Anastasia is the primary focus of the scene both sonically and visually. We, the voyeuristic audience, bear witness to her evolution from “virgin who hasn’t done anything” to fully sexualized woman. She spends the three-minute scene seemingly on the edge of constant orgasm– gasping and moaning prettily while Christian takes charge. In this scenario Anastasia is the embodiment of the cinematic female ideal: pure, but sexual, submissive and compliant, yet not subject to awkward mannerisms and meaningless small talk (that happens in Nymphomaniac). Rather, the sounds emanating from Christian and Anastasia’s bodies are non-verbal (those noises made by breathing and kissing), but even those quickly diminish and the verbocentric tradition of mainstream cinema is upheld in the song lyrics and scripted dialogue on either side of Christian and Anastasia’s congress.
The scene climaxes in a wide shot from above of the two still mid-coitus, then camera pans upward toward the ceiling’s reflective surface, where it remains for a few seconds before cutting to a close up of Anastasia waking up the next morning. In that camera movement we are able to observe visually what we aurally experienced just moments before: a blurring of the sex act itself to maintain modesty.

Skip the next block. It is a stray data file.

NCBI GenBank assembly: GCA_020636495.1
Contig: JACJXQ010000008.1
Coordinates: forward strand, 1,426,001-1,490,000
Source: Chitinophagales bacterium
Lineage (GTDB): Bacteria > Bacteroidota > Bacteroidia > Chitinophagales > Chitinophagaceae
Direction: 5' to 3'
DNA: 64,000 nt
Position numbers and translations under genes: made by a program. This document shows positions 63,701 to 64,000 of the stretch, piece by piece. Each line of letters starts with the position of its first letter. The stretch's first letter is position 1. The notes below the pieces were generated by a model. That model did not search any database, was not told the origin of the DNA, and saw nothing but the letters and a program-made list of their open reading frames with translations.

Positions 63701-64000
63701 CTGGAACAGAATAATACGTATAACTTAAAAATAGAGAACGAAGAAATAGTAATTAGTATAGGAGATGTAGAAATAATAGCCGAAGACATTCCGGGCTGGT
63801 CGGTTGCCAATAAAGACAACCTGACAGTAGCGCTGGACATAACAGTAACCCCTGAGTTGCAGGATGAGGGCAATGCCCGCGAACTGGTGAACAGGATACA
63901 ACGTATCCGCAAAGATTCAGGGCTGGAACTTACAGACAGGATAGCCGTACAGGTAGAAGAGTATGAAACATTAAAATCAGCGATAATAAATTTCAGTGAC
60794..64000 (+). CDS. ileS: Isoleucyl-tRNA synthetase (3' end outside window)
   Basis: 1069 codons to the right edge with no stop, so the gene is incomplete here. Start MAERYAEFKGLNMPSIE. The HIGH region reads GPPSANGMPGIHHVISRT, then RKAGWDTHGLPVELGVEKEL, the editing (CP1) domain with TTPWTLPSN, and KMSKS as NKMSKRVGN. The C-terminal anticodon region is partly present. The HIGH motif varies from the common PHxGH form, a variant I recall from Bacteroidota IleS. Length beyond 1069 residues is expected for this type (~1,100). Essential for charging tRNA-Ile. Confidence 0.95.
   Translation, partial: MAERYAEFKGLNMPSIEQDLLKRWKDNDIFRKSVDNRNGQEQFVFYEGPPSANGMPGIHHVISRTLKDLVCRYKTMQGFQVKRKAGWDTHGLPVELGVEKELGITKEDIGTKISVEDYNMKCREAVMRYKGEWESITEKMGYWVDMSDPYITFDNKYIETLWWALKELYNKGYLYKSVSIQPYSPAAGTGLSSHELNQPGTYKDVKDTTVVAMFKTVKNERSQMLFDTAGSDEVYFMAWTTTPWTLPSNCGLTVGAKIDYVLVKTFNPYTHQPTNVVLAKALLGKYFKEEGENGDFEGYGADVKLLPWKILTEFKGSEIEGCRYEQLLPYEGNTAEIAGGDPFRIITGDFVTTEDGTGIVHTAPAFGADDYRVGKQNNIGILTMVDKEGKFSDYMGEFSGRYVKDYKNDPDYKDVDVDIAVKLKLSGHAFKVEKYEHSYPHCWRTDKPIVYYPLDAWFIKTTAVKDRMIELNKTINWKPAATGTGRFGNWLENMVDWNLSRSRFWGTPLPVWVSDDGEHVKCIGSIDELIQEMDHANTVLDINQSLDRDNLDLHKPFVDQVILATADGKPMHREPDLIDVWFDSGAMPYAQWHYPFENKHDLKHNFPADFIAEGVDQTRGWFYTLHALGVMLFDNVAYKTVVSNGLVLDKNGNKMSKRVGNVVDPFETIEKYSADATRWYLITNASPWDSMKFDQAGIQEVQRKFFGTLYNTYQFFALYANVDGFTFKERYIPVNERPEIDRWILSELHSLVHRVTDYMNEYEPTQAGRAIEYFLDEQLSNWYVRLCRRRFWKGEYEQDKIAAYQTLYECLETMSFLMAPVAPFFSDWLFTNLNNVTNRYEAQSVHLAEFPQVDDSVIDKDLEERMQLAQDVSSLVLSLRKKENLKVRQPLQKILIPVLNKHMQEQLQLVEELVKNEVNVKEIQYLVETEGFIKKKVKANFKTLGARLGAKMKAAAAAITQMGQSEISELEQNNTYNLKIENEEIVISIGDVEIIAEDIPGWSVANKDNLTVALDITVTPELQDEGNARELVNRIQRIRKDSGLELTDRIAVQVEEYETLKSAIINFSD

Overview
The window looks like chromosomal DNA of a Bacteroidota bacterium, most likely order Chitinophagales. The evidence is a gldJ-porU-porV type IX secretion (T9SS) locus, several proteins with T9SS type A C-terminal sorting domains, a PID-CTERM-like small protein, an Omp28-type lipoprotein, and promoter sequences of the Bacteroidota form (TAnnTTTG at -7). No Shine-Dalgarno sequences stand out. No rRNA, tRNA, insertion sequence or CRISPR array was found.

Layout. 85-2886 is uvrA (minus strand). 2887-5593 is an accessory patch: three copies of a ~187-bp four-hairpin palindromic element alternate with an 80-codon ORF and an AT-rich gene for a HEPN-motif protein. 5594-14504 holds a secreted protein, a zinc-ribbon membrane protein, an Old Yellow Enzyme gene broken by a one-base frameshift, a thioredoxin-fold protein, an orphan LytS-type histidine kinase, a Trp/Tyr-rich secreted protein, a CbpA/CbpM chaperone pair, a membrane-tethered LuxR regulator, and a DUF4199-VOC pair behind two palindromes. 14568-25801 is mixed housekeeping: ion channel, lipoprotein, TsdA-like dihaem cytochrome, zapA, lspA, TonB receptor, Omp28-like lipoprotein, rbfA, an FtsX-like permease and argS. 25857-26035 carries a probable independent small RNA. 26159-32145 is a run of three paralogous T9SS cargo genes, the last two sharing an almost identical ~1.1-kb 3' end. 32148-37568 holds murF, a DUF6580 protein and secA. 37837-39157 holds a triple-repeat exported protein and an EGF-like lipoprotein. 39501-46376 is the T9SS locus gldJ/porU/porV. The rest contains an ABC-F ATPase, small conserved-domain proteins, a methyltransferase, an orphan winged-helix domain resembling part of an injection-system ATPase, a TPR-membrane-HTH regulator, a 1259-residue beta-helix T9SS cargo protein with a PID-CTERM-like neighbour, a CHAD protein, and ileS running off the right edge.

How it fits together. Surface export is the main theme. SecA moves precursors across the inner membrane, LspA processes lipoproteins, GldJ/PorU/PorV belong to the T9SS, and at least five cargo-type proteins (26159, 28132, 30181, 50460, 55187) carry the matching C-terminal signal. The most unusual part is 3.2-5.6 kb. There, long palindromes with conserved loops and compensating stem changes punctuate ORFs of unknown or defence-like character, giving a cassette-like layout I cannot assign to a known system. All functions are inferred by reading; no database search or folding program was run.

Starkly contrasting Anastasia’s first time is Joe’s in Lars Von Trier’s film. There are a variety of shifts in the male/female power dynamic, the first of which is presented through the authorial agency Joe’s exerts in her voice-overs. At first Joe is the picture of schoolgirl innocence, in pigtails and knee socks, particularly when she is standing near the rugged and dirty Jerome (Shia LeBeouf). Countering the visuals, and contrasting Anastasia Steel, Joe takes her sexuality into her own hands, as she matter-of-factly declares to Stellan Skaarsgard’s character: “it was imperative of me to get rid of my virginity.” Though she does confess to having “girlish romantic expectations,” Joe’s objectification of her partner Jerome through her fixation on his “good, strong, hands” and her matter-of-fact recounting (in voice-over) subvert Hollywood “first time” narrative. Her description of the sex is distinctly un-sexy, so as to be broken down into a mathematical equation:
“He shoved his cock inside me and humped me 3 times, then he turned me over like a sack of potatoes and he humped me 5 times in the ass.” As voice-over Joe speaks, numbers appear on screen over Joe and Jerome’s bodies, counting Jerome’s thrusts and providing a logical examination of the coupling, uncharacteristic of the usual, more romantic fare in popular media.